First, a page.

Tom Watson Leads the 138th British Open after Three Rounds

Anthony HammettCorrespondent IApril 4, 2017

Tom Watson is defying the odds with every stroke he takes this week at Turnberry.

The 59-year-old Hall of Famer, who won on this very same course in this very same tournament against arguably the greatest legend in golf history, Jack Nicklaus, in 1977 in the famous "Duel In The Sun", leads by one stroke entering the final round in the 2009 British Open.

That's right. 2009. 32 years later, Tom Watson is leading the entire field and going places no other professional athlete has gone before.

Greg Norman was in this situation last year. He led after the third round of this tournament. He was 53 at the time and could not hold on in the final round.

That was a mind-boggling story within itself.

Tom Watson's story surpasses that by drastic proportions.

To begin, he has six years seniority over "The Shark". To top that off, Watson hasn't won on the PGA tour since 1998. He was inducted into the Golf Hall of Fame in 1988. He was a legend before the turn of the millennium and had nothing left to prove.

He started becoming a regular on the Senior Circuit in 1999 and went on to win the British Open three times, as recently as 2007. There is just something about England and Tom Watson that go together.

The "Duel In The Sun" occurred in 1977, at the very same golf course that Watson now has a chance to make history at. It was a showdown between Watson and Jack "The Golden Bear" Nicklaus. Stroke for stroke and hole for hole they tried to match each other.

In the final two rounds Nicklaus shot a 66 and a 66. However, Watson was one stroke better that weekend, and shot a 66 and a 65.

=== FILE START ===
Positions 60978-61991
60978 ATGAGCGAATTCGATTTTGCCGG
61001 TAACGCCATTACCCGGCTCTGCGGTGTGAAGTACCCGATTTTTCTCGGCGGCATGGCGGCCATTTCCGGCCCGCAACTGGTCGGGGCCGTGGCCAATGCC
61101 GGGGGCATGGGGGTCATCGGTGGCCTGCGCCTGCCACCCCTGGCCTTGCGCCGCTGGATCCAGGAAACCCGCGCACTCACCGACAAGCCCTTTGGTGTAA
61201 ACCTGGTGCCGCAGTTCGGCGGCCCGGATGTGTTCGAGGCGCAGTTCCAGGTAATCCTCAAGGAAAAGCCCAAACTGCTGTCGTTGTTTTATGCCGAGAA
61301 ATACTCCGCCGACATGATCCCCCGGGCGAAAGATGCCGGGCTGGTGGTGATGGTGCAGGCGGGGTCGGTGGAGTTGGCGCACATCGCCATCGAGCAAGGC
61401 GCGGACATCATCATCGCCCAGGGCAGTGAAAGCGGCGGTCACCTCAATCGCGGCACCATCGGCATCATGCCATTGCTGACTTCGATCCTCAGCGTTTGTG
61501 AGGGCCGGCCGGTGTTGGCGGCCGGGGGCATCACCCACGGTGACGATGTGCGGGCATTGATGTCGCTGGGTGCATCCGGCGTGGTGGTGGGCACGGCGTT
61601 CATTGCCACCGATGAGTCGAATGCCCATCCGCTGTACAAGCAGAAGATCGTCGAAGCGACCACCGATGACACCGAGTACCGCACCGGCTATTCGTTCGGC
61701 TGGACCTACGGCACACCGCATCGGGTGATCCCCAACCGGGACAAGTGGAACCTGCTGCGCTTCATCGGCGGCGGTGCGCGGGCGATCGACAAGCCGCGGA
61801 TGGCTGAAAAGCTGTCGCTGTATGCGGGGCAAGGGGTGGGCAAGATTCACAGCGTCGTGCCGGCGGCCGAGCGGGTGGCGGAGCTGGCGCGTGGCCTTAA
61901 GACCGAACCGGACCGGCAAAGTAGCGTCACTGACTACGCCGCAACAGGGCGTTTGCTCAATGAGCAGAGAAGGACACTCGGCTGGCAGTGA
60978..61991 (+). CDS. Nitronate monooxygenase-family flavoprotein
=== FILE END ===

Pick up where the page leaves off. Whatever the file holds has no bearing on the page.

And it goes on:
Watson again topped Nicklaus in 1982 at Pebble Beach at the U.S. Open on his famous chip-in on the 17th hole. In four of Watson's eight major wins, Nicklaus was runner up.

Watson has won the British Open five times, the Masters twice, and the U.S. Open once.

He led the PGA tour in wins six years; led in money won five years; led in scoring average three times; and was the PGA Tour Player Of The Year six times.

That's an outstanding resume. The remarkable thing about it is that we are two decades past all of that. In 2009 we are talking about Tom Watson again.

Words can't describe how remarkable of a feat it would be if he won. This would top Michael Jordan's comeback with the Wizards. It would top Magic Johnson's comeback with the Lakers. It's better than Brett Favre attempting to come back again.

It's bigger than Nolan Ryan throwing a no-hitter at 40 and a better feat than Mark Martin winning in NASCAR at 50.

This is a statement to all of mankind that age is just a number. Golf is a sport that gives everyone a fair chance as long as everything goes right on a given four days.

I must admit that I have become biased as I watch this week and write this article. I'm 25 years old with lots of life ahead of me. I have defied odds myself by making it to this point of my life.

It would be real easy for some of us to throw in the towel when times get tough. It'd be easy to stop trying when we are told we can not accomplish the impossible.

This week, Watson reminds us that the impossible does not exist. Anything is possible when you put your mind to it. I will be watching with great anticipation tomorrow in hopes of seeing the most historic sporting accomplish I may ever see in my lifetime.